7q11.23 Duplication Syndrome

What is 7q11.23 duplication syndrome?

7q11.23 duplication syndrome is a developmental disorder resulting from an extra copy of ~25 genes on the long arm of chromosome 7. Individuals who have 7q11.23 duplication syndrome have 3 copies of the genes in this region. In contrast, people in the general population have two copies of these genes. 7q11.23 duplication syndrome is sometimes referred to as “duplication of the Williams syndrome region” or “Williams syndrome duplication.” Williams syndrome is caused by a deletion of 7q11.23; thus people who have Williams syndrome have only one copy of the genes in this region. 7q11.23 duplication syndrome and Williams syndrome are associated with very different patterns of cognitive, linguistic, and behavioral strengths and weaknesses.

Although the existence of 7q11.23 duplication syndrome has been hypothesized for decades, the first person who had this syndrome was not identified until late 2004. Research on 7q11.23 duplication syndrome began immediately, and as a result of this research, several features that appear to be characteristic of the syndrome have been identified. The intellectual level of individuals with 7q11.23 ranges from moderate intellectual disability to above average intelligence. Almost all children who have this syndrome have significant expressive speech and language delay. Speech difficulties range from mild problems that are consistent with a speech delay rather than a speech disorder to severe difficulties rendering the child’s speech extremely difficult or impossible to understand. Some of the children have childhood apraxia of speech and/or oral apraxia. Signs of these disorders include difficulty planning movements of the mouth, resulting in oral groping and/or effortful, choppy speech, with accompanying difficulties in expressive language and sometimes literacy. Many of the children who do not have apraxia still show some features of that disorder. Receptive language is often stronger than expressive language. Many children speak in very short utterances and often leave out grammatical markers (e.g., past tense “–ed,” copula “is”).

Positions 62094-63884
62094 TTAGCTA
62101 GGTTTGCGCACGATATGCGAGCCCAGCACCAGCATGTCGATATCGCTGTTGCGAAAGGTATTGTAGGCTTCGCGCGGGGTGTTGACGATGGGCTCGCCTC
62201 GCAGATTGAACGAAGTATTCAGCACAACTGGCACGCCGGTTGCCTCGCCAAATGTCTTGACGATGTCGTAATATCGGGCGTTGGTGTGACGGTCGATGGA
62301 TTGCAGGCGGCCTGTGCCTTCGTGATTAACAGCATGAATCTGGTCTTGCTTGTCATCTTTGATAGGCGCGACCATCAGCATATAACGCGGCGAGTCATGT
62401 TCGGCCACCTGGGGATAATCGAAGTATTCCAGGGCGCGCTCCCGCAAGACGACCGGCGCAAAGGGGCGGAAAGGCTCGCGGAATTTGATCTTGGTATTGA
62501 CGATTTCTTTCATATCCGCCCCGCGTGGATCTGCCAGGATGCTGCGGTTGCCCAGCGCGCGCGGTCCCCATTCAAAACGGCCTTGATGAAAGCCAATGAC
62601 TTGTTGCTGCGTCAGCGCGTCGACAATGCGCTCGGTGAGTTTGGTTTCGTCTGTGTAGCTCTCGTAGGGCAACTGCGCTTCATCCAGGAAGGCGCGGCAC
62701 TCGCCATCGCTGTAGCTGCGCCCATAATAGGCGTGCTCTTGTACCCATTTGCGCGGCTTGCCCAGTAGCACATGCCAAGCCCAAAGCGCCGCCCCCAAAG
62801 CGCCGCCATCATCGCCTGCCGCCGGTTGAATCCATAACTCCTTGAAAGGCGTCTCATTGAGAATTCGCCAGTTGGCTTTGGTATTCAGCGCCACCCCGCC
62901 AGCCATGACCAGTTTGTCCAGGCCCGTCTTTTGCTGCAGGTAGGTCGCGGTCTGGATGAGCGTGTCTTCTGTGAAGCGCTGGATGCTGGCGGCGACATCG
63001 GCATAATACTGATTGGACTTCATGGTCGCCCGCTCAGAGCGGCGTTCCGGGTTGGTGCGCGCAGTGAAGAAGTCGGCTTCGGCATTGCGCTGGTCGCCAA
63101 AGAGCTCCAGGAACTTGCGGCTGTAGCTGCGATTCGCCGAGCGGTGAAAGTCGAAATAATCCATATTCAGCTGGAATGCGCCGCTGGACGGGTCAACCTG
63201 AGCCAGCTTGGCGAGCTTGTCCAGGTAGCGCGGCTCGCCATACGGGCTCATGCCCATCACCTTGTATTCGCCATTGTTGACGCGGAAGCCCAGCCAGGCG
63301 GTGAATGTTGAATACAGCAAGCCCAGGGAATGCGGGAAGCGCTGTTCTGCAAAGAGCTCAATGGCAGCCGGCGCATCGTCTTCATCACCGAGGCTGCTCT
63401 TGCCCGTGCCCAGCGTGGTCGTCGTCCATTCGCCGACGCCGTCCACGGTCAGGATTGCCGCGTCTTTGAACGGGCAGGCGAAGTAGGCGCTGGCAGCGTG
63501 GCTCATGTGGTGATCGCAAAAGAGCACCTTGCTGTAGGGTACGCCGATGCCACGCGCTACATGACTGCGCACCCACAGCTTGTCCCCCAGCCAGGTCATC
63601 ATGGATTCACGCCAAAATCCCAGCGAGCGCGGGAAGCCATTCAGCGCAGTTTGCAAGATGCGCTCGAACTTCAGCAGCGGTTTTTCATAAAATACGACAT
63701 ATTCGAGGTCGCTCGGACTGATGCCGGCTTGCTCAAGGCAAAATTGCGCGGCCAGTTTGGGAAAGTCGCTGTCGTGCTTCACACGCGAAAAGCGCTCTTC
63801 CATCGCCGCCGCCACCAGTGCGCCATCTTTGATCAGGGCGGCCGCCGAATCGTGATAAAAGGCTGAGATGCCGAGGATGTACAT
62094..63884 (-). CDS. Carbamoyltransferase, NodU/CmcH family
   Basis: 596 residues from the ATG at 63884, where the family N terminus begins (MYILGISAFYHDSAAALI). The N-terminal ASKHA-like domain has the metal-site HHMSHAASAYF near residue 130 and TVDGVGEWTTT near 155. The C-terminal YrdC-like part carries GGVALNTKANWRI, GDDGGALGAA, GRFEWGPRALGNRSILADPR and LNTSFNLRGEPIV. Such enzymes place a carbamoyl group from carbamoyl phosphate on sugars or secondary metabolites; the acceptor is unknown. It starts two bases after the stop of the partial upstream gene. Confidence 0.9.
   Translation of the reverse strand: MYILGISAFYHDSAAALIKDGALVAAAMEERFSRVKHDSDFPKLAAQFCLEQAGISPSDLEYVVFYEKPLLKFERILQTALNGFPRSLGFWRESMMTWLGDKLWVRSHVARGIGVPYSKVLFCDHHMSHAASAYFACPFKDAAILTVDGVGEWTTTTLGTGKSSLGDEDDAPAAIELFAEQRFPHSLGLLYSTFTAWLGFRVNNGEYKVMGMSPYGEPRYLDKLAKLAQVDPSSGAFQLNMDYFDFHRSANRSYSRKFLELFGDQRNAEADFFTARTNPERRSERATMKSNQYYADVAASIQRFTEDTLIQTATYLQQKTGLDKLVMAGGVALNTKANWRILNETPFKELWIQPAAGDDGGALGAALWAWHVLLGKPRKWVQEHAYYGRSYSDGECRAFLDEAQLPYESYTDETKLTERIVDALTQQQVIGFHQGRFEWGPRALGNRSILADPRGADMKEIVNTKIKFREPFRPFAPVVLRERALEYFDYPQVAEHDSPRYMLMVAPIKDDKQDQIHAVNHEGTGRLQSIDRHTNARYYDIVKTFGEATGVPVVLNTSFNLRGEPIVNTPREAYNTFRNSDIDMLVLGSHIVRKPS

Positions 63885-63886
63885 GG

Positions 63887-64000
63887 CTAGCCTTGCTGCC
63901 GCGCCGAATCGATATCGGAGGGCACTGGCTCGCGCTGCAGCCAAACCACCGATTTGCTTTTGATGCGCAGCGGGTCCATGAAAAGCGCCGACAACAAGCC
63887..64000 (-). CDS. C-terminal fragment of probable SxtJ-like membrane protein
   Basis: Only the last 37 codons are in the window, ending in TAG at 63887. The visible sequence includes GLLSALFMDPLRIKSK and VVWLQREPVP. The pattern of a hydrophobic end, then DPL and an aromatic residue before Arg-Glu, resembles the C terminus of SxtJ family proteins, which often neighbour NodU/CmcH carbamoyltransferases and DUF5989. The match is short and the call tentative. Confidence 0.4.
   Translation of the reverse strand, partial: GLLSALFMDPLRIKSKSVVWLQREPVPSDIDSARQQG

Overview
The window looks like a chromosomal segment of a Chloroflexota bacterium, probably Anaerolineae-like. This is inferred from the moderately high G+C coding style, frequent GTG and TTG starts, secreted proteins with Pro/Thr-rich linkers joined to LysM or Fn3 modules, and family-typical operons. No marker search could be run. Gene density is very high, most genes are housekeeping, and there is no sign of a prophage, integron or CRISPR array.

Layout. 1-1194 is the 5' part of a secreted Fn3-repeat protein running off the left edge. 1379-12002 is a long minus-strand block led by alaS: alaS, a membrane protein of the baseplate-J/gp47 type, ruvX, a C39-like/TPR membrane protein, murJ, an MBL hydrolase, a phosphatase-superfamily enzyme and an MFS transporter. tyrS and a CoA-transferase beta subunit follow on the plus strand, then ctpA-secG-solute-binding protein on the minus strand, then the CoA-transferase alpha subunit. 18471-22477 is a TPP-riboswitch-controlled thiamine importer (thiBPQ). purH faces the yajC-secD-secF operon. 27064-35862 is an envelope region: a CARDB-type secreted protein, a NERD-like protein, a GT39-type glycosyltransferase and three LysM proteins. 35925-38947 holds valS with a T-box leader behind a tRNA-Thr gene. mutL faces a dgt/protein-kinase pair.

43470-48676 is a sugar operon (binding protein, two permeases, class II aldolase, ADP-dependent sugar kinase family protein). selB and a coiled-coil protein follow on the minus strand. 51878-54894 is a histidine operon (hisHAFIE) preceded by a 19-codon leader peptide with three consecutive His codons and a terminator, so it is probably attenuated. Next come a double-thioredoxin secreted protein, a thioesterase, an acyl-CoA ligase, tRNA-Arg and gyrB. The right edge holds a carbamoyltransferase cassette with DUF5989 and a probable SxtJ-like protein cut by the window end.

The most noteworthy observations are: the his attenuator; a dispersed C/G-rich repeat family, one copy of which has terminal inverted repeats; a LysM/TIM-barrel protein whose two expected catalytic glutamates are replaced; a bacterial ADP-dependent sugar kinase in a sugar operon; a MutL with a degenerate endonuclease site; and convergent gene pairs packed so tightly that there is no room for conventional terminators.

7q11.23 duplication syndrome is associated with distinctive behavioral characteristics. The majority of children with this syndrome have separation anxiety disorder and/or social phobia, and many also have specific phobia (e.g., of particular types of animals). Attention deficit hyperactivity disorder (ADHD) is common, and many children also have significant behavior problems such as oppositional defiant disorder (ODD). The separation anxiety and social phobia may be secondary to the speech and expressive language problems that almost all children with 7q11.23 duplication syndrome have, and the ODD may be secondary to the separation anxiety and/or social phobia. Despite these behavioral difficulties, children with 7q11.23 duplication syndrome are often very sweet, demonstrate good imaginative and creative play skills, and have an excellent sense of humor.

Recent publication

We have recently published an article providing an overview of our research with children with 7q11.23 duplication syndrome. This article includes suggestions for speech and language intervention. Click here to view this publication.

Our research focus/interests

Our research is focused on the language, cognitive, social, and personality characteristics of infants, children, adolescents, and adults with 7q11.23 duplication syndrome and how these characteristics relate to the genetics of this syndrome.

We have several collaborators both at other universities and at the University of Louisville:

  • Dr. Colleen Morris (University of Nevada School of Medicine): Genotype/phenotype relations in 7q11.23 duplication syndrome. This project includes medical aspects of 7q11.23 syndrome as well as cognitive and behavioral aspects. We are grateful to the many clinical geneticists and neurologists at other universities who have referred patients with 7q11.23 duplication syndrome to our research.
  • Dr. Lucy Osborne (University of Toronto): Molecular genetics of 7q11.23 duplication syndrome.
  • Dr. Shelley Velleman (University of Vermont): Speech characteristics of individuals with 7q11.23 syndrome, including appropriate types of intervention.
  • Dr. Janet Woodruff-Borden (University of Louisville): Anxiety and behavioral problems.
  • Dr. Cara Cashon (University of Louisville): Early face processing and language/conceptual development.
  • Dr. Karen Berman (National Institute of Mental Health): We will soon begin neuroimaging studies of children and adults with 7q11.23 duplication syndrome. This project will focus on identifying the brain bases for some of the most distinctive characteristics of individuals with this syndrome.


Currently, we are not enrolling new participants.